After an unsuccessful attempt to get a woman in the tourism info to help us and calling a few hostels with no success we found our way to the service desk of the International Tourism Center of Japan (it used to be located in the ninth floor of the station, but has since been closed). A helpful woman working there organized us fairly cheap hotel rooms for the three nights we were planning. The only catch was that we had to switch to another hotel after the first night. Still, it was better than staying outside, especially since it was the typhoon season and it had rained like crazy the entire day.

We stayed the first night in a hotel called Alpha Kyoto on Sanjo Dôri. I was thinking of writing a short review of it, but found out some time ago that it has been shut down, so I guess there’s no point. It was a fairly nice place and we actually ended up staying there twice. Although we had thought that it would better not to reserve hotels in advance because we had a lot of people to meet in Japan and needed to keep our schedule flexible, at hindsight it was a stupid thing to do and I wouldn’t recommend it to anyone who wants to enjoy their holiday. The only positive thing was that the weather was so bad that we wouldn’t probably have done much sightseeing on the first day anyway.

Anyway, here’s a few photos from our room. The opening image of this post is a view from the room across Aneyakoji dôri.

A room in Hotel Alpha Kyoto

A room in Hotel Alpha Kyoto

A room in Hotel Alpha Kyoto

You can see the hotel on Google Street View below (the building with 7 Eleven):

30.9.2009 – Sendai at night

After resting for a while, we decided to hit the town. We had planned to find a restaurant that serves a local specialty, cow tongue, but decided that cows need their tongues more than we do. Instead, we walked around in department stores, of which there are plenty around the train station, bought a sushi set, some rice balls, beer and a couple of cans of chuuhai from a convenience store. The good thing about being in a foreign culture is that you don’t have to go after the weirdest thing to be surprised – if you’re in Japan for the first time, you can find plenty of interesting things to taste in a convenience store. We then found a small park near the East exit of the train station and had dinner there while watching people walk by. We didn’t spend too much time downtown, but we took a short walk around the city and took some photos before heading back to the hostel.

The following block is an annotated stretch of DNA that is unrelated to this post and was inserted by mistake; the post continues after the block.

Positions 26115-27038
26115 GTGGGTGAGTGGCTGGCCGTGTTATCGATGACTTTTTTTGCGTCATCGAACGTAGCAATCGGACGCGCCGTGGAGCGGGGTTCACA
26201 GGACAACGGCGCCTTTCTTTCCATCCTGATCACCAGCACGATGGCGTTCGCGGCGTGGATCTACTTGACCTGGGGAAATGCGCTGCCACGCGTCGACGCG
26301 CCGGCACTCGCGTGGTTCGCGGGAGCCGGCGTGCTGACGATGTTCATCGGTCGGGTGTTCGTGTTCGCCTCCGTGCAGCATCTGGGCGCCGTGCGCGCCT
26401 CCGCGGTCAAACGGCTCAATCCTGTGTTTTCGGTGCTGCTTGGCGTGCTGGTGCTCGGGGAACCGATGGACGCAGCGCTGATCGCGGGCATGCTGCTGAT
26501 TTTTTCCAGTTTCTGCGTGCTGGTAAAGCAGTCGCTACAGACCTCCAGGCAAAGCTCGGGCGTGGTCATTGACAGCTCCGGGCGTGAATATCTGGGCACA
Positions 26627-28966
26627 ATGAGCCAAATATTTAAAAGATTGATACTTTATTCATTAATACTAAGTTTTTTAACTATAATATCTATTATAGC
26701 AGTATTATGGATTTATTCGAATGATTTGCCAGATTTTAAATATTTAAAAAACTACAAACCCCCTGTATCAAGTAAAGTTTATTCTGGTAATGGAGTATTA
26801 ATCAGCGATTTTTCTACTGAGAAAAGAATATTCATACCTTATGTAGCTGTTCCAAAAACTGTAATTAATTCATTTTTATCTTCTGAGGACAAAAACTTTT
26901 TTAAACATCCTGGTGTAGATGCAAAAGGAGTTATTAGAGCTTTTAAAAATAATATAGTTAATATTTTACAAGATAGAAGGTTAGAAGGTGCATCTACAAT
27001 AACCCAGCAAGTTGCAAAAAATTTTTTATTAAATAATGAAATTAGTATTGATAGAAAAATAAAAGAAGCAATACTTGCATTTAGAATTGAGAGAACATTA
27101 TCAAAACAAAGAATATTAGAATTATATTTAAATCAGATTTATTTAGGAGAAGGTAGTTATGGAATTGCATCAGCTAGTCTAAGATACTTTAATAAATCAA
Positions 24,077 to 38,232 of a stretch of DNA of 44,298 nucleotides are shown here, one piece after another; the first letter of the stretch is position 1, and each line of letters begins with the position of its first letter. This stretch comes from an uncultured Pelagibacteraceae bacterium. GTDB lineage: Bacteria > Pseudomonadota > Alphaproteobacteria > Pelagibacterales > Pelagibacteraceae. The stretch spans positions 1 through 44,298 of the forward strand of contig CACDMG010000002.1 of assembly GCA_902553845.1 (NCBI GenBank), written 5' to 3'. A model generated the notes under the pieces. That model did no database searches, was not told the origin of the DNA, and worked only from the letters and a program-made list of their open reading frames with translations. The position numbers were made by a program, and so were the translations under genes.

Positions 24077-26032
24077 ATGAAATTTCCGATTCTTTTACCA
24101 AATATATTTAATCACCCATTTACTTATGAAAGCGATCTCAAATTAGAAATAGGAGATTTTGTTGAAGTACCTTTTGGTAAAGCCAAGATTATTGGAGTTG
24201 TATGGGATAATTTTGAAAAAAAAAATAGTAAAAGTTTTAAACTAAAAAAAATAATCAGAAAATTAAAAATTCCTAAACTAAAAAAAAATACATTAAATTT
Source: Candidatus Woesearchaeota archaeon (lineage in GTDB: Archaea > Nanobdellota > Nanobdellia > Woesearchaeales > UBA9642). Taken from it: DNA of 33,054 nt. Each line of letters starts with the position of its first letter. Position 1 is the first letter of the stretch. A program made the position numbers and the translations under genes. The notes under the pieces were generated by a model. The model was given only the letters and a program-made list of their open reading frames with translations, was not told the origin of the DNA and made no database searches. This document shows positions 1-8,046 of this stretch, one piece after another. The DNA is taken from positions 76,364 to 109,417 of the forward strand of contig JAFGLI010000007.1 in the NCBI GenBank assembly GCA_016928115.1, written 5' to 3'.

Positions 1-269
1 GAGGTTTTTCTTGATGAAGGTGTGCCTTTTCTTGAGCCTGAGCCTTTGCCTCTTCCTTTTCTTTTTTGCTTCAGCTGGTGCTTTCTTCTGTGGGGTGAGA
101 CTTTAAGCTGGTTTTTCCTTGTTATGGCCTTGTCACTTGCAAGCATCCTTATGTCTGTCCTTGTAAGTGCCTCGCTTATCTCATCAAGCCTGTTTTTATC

Sendai Station East Exit

See this photo on Flickr

See this photo on Flickr

Sendai Station West Exit

See this photo on Flickr

Taxis at Sendai Station

See this photo on Flickr

Ekimae dôri street passing by the station

See this photo on Flickr

On our way back to the hostel we stopped at another convenience store and got some late night snacks and a few drinks. Back at the hostel we had a quick shower and assembled to one of our rooms to check the photos from the day and to plan the next day. Even though the hostel was generally nice, there’s one more thing worth mentioning about Japanese hostels: the walls are often paper-thin. That particular night there was a group of three guys staying in the hostel and one of them was snoring really loudly. It’s not extraordinary that you can hear sounds from the neighboring rooms, but this guy was a couple of rooms away from us. I couldn’t help but feel sorry for his two friends.

For those of you who are interested in numbers, we traveled about 450 kilometers on our first day on the road (or tracks). I’ll try to keep track of the distances and the cost of tickets for those who want to know how far you have to go with the Japan Rail Pass until it pays itself back.

Here’s a short video of the first day. Sorry for the terrible image quality, the video wasn’t shot with a state-of-the-art equipment. The song is by a Japanese band called STAn.

Apartment buildings lit by the setting sun

Kuokkala

Sunset reflecting on windows of apartment buildings in Kuokkala and apartment buildings reflecting on Lake Jyväsjärvi. This photo was taken on Kuokkala bridge from where there’s a nice view to both the city and the lake. This in an older image that I’ve previously published on the old incarnation of this website, but I recently reprocessed it and decided to post it again.

See this photo on Flickr

License this photo on Getty Images